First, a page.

Saturday, 4 October 2014

McAlester: Capitol of Little Dixie

Old McAlester High School. Built 1919.
I grew up knowing only one thing about McAlester: it is the location of the State Prison. I'd no idea I had family members that had live in and around McAlester / Krebs / Alderson even though I'd eaten at fabulous Italian restaurants in Krebs on a number of occasions!

Though most of my family immigrants from Scotland were in Lehigh, Coal County - an apt location for coal miners - several ended up in McAlester, literally (in St. Joseph Cemetery, though we found no markers). 

The last time we visited Oklahoma I spent a few days in Lehigh; this time my goal was the Pittsburg County Genealogical and Historical Society. I'm hopeful that many of these societies can be found in locations of interest on my family tree! This particular one was housed in a donated building next to the courthouse. Staffed by helpful volunteers, there was a lot of useful information to dig through.

Coal is still a big industry in the US, though not in the UK.

After finding what I could there - and joining for a year to help support their efforts - we walked to the couple of blocks to the former location of two houses listed in the Census as where my family members lived. We walked, in spite of the heat - in the high 90s - and the fact that the man at the historical society suggested driving. After checking that it was 'safe', which he assured us it was, we ambled along, cameras at the ready. We were reminded that one doesn't walk in middle America when a very sweet young couple in a white pick up pulled over to ask if we were lost...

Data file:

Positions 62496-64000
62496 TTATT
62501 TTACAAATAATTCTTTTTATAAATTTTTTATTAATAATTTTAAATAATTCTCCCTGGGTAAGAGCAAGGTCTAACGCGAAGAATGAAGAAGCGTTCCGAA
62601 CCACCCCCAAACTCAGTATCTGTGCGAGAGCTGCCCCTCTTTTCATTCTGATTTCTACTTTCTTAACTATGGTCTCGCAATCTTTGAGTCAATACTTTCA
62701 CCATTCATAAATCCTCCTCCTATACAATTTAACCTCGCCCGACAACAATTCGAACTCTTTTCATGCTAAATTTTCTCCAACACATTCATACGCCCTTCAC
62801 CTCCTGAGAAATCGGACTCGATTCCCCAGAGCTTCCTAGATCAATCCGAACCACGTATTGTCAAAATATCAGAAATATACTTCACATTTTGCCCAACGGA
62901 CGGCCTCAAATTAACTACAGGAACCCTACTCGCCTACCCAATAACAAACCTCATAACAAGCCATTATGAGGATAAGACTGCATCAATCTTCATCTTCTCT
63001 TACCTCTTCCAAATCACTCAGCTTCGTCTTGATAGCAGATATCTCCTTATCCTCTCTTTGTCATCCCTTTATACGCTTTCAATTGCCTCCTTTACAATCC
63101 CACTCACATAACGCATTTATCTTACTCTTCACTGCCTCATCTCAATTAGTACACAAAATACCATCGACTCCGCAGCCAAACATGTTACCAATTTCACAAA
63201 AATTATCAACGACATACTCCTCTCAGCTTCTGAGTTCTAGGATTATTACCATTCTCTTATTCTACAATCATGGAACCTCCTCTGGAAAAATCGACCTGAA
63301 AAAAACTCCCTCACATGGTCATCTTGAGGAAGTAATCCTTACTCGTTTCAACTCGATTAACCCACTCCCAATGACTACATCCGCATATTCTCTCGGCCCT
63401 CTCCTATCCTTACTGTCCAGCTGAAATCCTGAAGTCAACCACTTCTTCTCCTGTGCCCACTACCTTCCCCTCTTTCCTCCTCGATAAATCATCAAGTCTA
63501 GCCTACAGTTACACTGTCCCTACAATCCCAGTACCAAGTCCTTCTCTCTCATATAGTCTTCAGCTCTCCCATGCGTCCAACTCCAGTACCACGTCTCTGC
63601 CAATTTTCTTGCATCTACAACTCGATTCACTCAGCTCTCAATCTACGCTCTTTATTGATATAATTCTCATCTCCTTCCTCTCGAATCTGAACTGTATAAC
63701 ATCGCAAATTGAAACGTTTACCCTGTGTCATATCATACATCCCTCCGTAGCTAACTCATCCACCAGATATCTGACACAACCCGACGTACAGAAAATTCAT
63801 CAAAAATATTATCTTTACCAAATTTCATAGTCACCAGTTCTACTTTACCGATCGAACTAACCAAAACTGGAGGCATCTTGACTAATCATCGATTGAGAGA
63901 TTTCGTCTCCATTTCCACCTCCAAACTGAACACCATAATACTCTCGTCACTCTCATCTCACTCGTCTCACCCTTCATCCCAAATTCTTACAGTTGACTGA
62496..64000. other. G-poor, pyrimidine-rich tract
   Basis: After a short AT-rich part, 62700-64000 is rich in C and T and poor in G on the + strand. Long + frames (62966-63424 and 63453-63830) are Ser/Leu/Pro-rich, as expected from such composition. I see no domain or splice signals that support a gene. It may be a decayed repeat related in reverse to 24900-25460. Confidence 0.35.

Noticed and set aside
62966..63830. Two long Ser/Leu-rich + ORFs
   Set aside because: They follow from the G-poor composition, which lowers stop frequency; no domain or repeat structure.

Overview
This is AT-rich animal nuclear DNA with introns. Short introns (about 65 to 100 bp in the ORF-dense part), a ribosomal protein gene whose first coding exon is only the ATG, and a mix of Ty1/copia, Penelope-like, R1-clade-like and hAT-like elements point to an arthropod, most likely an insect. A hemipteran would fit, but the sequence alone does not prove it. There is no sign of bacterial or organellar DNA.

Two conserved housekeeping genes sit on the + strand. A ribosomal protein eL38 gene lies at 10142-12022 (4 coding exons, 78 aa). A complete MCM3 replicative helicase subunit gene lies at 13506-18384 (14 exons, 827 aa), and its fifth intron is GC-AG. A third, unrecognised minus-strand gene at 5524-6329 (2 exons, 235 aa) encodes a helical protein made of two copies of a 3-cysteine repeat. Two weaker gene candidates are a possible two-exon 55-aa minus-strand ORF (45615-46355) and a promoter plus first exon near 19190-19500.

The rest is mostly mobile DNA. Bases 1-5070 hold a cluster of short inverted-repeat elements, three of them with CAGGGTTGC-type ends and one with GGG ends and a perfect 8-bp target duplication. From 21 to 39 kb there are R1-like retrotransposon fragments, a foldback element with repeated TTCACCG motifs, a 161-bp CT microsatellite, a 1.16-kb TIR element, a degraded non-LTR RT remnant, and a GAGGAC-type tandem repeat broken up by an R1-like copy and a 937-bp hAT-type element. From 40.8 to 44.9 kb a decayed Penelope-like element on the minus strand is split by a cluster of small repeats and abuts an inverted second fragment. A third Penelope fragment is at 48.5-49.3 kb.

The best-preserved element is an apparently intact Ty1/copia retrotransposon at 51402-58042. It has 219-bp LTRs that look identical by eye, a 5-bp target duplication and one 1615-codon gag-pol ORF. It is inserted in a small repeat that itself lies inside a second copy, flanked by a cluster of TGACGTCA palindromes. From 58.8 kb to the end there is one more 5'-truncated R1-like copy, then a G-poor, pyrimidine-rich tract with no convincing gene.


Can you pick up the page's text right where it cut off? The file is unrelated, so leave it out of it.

Viewing McAlester more generally, I was reminded of my childhood love of l-o-n-g trains.  Also of household names like McAlester's favourite son, Carl Albert and the powerful and controversial Gene Stipe.

Of course I've learned loads more since:

Tom Joad, a character in The Grapes of Wrath, is released from McAlester prison in the early pages. If you never get to visit India or Africa to see poverty, reading this book will give you a taste of it. I think this is a healthy piece of knowledge if only to remind us how wealthy we really are.

Masonic Temple

That SE Oklahoma is called 'Little Dixie' (and McAlester is 'capital' of said area). Southerners settled here looking for a place to start over after the Civil War. Also known as Kiamichi Country, the culture is said to be more Southern here than in the rest of the state. This explains a lot to me about how my Grandmother and my Mom saw things.

Masonic Temple, McAlester, built 1907, remodeled 1950s? (side view)

There are some amazing historical buildings from the interwar period in small town America - far more than we see in Europe, Bill thought.

Old McAlester High School, built 1919.

Bill was amazed by the Masonic Rites Scottish Temple and the Old McAlester High School; also that there were German POWs in McAlester during WWII.   I'm thinking this may have been an 'alien internment camp', which is rather sad, but apparently felt to be necessary.

Plaque says "Built by German POWs in 1943. Donated by VFW Post 1098.

I found Oklahoma and American history mind-numbingly boring as a kid. I thirsted for something more exotic, less familiar. I still can't say I'm fascinated, other than by the bits that fit in with my own family history; so I guess I have to cop to being quite self-centred in this way! 

Thankfully, Bill is happy to accompany me to research my roots in Small Town America. Through his eyes I'm learning to love it almost as much as he does.

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